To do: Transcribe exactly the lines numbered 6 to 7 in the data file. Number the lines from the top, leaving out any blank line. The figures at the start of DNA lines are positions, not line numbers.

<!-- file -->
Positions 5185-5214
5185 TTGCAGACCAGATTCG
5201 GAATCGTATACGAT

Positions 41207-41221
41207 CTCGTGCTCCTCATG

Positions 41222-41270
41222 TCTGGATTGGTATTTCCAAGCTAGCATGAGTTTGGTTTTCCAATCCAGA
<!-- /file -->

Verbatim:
Positions 41222-41270
41222 TCTGGATTGGTATTTCCAAGCTAGCATGAGTTTGGTTTTCCAATCCAGA